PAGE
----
The Motet

One of the most prevalent musical genres for over 500 years, the motet has virtually vanished from the performing repertoire. Throughout history, the motet changed with every new musical period. Beginning around 1220, the motet was a secular polyphonic composition with the tenor as the focus of the planning. The tenor, the lowest voice, sang repetitive rhythms while the upper two or three voices sang music at a faster rate, usually with a different text than in the tenor.

Motets in music and its history


In this motet by Guillaume de Machaut, the tenor comes from a melisma from matins of Holy Saturday (Amara valde). The other two voices sing two different texts, both on love, Quant en moy vint premierement Amours and Amour et biauté parfait, however, while the tenor is a repetition of the music for the two words ‘amara valde’, the top voice sings an extended text about love: ‘When Love first appeared in me/she wanted so sweetly/to make my heart fall in love’ while the middle voice, moving at a slower pace has only: ‘Love and perfect beauty’ and the tenor only sings 4 whole notes.

Guillaume de Machaut: Quant en moy / Amour et biaute / Amara valde (Kathleen Dineen, soprano; Lena Susanne Norin, alto; Eric Mentzel, tenor)

By 1450, the motet was no longer associated with secular music (as in the Machaut piece), but became part of the sacred song repertoire, setting a sacred Latin text.

In Josquin’s 5-voice motet Illibata Dei virgo nutrix / La mi la, the tenor line (la-ma-la) hides a reference to the Virgin Mary (Ma-ri-a) through its vowels.

Josquin des Prez: Illibata Dei virgo nutrix – La mi la (Weser-Renaissance Bremen; Manfred Cordes, cond.)

The motet in the Renaissance changed greatly, due largely to the ability of composers to travel: motets from France had a more relaxed structure than those from Italy and as the genres mixed, we see the top two voices becoming more equal, as we hear in the difference between Machaut’s and Josquin’s motets. Composers were also free to write their own base melodies, rather than having to derive them from sacred models (again Machaut (sacred model) and Josquin (newly composed tenor)). A freer flow of the text meant a better melodic flow and composers now felt free to change from triple time to duple time. The ability to have changes in texture and changes in mensuration contributed to the growth of the motet as the showoff piece for a composer.

It was in the Baroque that the motet fell from its preferred position but not for lack of devotees, but because there were so many more sacred vocal genres to write in, such as the cantata. By the 17th and 18th centuries, a motet was ‘any kind of vocal music with liturgical affiliations.’ Catholic motets were in Latin and Protestant motets were mostly in the vernacular. Motet also came to mean an ecclesiastical style coming from 16th-century models, such as Palestrina.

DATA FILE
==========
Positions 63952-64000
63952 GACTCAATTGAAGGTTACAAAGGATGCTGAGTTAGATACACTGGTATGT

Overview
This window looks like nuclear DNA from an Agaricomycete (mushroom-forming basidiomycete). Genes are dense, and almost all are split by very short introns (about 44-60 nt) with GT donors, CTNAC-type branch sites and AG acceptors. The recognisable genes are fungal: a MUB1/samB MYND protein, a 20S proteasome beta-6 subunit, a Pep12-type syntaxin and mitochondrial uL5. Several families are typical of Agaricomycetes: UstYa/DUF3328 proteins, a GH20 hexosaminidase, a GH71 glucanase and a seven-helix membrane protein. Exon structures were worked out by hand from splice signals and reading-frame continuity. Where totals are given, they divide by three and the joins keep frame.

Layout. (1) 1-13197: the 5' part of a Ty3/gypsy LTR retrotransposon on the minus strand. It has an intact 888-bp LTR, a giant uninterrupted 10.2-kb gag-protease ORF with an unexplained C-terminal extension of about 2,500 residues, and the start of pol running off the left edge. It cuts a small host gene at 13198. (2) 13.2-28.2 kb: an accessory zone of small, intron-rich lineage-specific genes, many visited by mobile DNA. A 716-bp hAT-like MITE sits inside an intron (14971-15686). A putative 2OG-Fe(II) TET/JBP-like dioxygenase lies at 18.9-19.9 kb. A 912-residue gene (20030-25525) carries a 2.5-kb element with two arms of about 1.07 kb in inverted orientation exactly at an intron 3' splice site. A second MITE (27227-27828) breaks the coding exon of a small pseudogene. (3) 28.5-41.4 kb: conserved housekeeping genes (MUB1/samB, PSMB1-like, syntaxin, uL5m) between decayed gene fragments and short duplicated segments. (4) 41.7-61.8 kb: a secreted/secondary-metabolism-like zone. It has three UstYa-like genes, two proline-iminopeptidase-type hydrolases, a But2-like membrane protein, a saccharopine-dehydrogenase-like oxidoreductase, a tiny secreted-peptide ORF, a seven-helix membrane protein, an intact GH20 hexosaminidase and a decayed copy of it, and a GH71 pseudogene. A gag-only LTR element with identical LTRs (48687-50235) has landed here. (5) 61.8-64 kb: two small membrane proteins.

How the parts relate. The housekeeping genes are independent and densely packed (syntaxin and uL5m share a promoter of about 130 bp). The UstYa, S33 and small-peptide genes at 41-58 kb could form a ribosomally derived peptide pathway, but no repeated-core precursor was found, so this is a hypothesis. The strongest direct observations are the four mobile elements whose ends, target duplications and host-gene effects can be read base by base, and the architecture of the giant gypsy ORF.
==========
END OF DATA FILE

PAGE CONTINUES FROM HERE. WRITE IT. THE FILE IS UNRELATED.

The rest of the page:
Singing the motets

© BBC Music Magazine

A motet such as Palestina’s ‘O magnum mysterium’ is clear in form and often divides the voices into smaller sub-combinations to produce the illusion of alternating choirs.

Giovanni Pierluigi da Palestrina: O magnum mysterium (Palestrina Choir; Michael Harrison, cond.)

By the time we get to Bach, however, the motet is far from Palestrina’s style. Soloists come to the fore, with the choir as a whole reserved for the chorale sections.

Bach only wrote 7 motets, but they are considered the high point of the genre in the 18th century. In ‘Ich lasse dich nicht’, BWV Anh. 159, Bach is in the middle-German cantabile style.

J.S. Bach: Ich lasse dich nicht, du segnest mich denn, BWV Anh. 159 (Bach Choir of Bethlehem; Bach Festival Orchestra; Greg Funfgeld, cond.)

Contrast this with the motet ‘Singet dem Herrn‘, BWV 225, where Bach sets a Biblical text (Sing unto the Lord a new song). This motet follows a more Italian instrumental concerto form by being divided into the typical fast-slow-fast form but closes with a distinctly non-Italian four-part fugue.

J.S. Bach: Singet dem Herrn ein neues Lied, BWV 225 (The Scholars Baroque Ensemble)

It is thought that this motet dates from 1726 or 1727 and might have been created for the birthday of Friedrich August, King of Poland and Elector of Saxony.

After 1750, the motet essentially vanishes from music history. Secular music and sacred music started to diverge so strongly at this point that the motet became isolated in a limited backwater. Mozart’s motets are not about faith so much as being flashy pieces. Other of Mozart’s motets were academic pieces, such as ‘Quaerite primum regnum Dei’ K. 86, which was a piece he had to write for admission to the Accademia Filarmonica.

In the 20th century, the 1903 Motu proprio of Pope Pius X virtually banished any theatrical styling of the motet. The last great motets were probably English composer Bernard Naylor’s 9 Motets of 1952.

Naylor: 9 Motets: No. 2. Christmas Day (Salisbury Cathedral Girl Choristers; Salisbury Cathedral Lay Vicars; David Halls, cond.)

And so, a genre, once the most important in sacred music, vanishes.

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